The BRC reported an unexpected 2.7% rise in the value of retail sales in February today, representing the fastest growth since December 2009. Retail Week looks at the implications for the market.

Why are we talking about this now?

The British Retail Consortium (BRC) KPMG Retail Sales Monitor today revealed a surprise increase in sales for February with a 2.7% uplift in like-for-likes and 4.4% increase in total sales. In the same month a year ago like-for-likes were down 0.3%. Excluding distortions caused by the timing of Easter in previous years, total sales grew at the fastest rate since February 2010 at 4.5%. Online sales were up 10.9% over February 2012, when they rose 9.9%.

Is the outlook for retail and the economy more positive?

On the surface a 2.7% uplift suggests a more upbeat outlook for the sector following disappointing figures at the end of 2012. The figures build on a 1.9% rise in January and BRC director general Helen Dickinson welcomed the signs of “gradual improvement and customers feeling a bit more positive”. However, Dickinson cautioned that it is “too soon to assume this represents the permanent turnaround we need” and other indicators suggest the picture may not be as rosy.

Figures released yesterday showed British construction output took its steepest fall in three years in February, according to the Markit/CIPS Purchasing Managers’ Index. Meanwhile, data released last week revealed a shock contraction in British manufacturing In February which instantly dragged the pound below the $1.50 mark – a level not seen since June 2010.

How did non-food categories perform?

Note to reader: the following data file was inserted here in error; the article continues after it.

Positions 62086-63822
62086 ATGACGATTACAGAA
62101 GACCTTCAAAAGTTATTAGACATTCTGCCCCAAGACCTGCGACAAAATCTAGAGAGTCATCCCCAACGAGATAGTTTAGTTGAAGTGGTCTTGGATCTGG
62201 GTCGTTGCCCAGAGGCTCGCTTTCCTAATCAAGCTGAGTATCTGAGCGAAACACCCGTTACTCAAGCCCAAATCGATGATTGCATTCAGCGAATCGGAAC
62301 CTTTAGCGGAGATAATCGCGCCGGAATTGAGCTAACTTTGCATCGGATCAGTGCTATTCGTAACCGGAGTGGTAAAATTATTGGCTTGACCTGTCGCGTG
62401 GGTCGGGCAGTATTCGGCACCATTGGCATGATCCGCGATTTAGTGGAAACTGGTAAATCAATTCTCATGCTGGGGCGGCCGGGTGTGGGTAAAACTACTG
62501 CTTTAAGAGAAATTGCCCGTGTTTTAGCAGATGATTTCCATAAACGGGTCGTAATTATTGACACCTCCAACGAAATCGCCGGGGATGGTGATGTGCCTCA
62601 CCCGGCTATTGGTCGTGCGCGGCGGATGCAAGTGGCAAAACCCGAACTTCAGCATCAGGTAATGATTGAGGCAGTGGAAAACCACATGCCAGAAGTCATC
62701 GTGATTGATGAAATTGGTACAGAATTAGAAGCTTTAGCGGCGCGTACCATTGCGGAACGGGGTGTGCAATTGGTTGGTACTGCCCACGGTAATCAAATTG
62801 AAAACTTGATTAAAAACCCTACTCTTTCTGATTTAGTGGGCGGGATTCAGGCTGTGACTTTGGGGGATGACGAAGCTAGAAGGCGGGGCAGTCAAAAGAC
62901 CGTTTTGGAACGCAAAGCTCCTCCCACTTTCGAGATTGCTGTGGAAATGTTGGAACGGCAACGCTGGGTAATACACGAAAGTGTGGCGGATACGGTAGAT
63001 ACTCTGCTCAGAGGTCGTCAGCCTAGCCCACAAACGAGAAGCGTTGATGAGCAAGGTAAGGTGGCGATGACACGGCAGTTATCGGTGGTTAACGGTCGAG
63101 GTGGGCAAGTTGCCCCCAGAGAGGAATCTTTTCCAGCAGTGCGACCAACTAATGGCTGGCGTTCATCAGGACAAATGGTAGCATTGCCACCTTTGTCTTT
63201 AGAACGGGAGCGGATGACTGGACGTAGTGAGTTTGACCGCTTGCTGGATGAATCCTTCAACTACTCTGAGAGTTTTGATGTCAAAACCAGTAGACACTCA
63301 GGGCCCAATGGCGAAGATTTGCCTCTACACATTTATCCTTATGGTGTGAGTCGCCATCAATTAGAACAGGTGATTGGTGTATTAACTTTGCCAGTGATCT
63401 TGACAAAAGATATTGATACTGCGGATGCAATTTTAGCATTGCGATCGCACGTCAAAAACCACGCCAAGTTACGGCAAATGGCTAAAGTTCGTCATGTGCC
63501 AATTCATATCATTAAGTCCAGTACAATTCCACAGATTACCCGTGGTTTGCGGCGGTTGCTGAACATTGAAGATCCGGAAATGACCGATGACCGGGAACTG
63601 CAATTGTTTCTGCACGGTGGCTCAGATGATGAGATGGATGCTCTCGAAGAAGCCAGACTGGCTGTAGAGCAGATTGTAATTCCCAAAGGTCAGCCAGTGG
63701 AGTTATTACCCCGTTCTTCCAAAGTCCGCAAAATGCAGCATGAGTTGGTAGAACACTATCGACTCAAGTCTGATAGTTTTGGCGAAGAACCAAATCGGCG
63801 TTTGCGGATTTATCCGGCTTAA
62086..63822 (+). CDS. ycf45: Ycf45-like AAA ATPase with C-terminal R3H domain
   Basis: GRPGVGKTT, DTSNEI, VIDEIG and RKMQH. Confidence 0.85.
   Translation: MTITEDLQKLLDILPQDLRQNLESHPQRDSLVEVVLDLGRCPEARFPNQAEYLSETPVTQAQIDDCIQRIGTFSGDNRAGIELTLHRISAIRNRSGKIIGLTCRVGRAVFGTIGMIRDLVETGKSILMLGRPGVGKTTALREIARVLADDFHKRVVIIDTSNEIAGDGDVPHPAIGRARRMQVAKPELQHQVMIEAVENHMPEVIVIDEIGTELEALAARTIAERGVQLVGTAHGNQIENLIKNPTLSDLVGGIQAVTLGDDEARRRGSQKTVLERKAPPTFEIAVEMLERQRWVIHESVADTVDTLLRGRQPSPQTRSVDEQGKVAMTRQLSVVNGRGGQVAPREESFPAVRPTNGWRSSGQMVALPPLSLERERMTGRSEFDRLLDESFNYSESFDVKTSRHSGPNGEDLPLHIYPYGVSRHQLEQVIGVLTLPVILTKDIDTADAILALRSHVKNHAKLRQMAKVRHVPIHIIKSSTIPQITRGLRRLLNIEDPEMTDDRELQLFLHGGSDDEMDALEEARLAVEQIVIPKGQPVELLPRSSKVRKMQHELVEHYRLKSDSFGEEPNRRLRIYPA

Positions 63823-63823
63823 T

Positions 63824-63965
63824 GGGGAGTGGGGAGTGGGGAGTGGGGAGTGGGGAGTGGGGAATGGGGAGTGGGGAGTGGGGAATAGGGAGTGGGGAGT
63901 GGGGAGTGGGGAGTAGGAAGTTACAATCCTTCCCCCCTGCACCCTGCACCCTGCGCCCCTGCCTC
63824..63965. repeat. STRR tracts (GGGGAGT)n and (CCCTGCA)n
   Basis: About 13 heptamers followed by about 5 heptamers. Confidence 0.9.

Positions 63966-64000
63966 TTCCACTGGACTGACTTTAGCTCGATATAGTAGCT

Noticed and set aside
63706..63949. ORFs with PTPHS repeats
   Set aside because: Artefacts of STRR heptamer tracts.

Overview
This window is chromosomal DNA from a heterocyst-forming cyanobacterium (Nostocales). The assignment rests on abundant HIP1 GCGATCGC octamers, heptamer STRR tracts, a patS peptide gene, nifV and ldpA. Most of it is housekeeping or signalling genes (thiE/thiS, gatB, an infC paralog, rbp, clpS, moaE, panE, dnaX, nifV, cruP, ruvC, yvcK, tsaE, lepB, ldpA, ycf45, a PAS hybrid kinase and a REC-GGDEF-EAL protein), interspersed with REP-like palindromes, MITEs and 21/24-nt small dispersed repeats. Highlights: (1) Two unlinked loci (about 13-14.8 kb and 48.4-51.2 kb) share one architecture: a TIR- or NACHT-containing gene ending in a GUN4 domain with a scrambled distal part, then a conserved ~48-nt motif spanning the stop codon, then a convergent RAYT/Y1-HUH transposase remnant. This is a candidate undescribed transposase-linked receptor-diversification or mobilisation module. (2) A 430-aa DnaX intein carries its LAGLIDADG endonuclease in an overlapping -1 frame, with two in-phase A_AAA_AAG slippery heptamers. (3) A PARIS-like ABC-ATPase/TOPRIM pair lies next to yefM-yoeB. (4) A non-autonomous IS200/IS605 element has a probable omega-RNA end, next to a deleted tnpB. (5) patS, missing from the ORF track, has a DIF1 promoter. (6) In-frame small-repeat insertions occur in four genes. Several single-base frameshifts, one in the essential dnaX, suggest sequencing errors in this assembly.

A number of sectors enjoyed a much-needed fillip. The electricals sector enjoyed strong growth as sales of tablets, computers and sound and vision products motored and some retailers enjoyed an increase in custom by winning former Comet and Jessops customers. Overall non-food like-for-likes rose 1.9% between December to February.

KPMG head of retail David McCorquodale said sales from fashion to flooring had been positive. Relatively dry, if cold, weather and the occasional day of spring sunshine helped to lift clothing sales as well as drive footfall in the general direction of the department stores, with non-food and furnishing and flooring categories showing strong performances,” he said. However, Debenhams’ profit warning yesterday – attributed to slashing prices after slow sales in January amid snowy conditions – indicated wider conditions have not been favourable for all retailers.

How did food retailers perform?

McCorquodale said food and drink sales were “sluggish” as like-for-likes rose 1%. He cited the horse meat scandal as affecting buying habits as well as strong comparisons a year earlier. Cold weather led to a rise in canned goods and vegetable sales while events including Shrove Tuesday, Valentine’s Day, Chinese New Year and the Six Nations rugby all drove sales.

IGD chief executive Joanne Denney-Finch said shoppers had moved from frozen burger lines to from scratch cooking as a result of the horse meat scandal although its overall effect was “neutral”.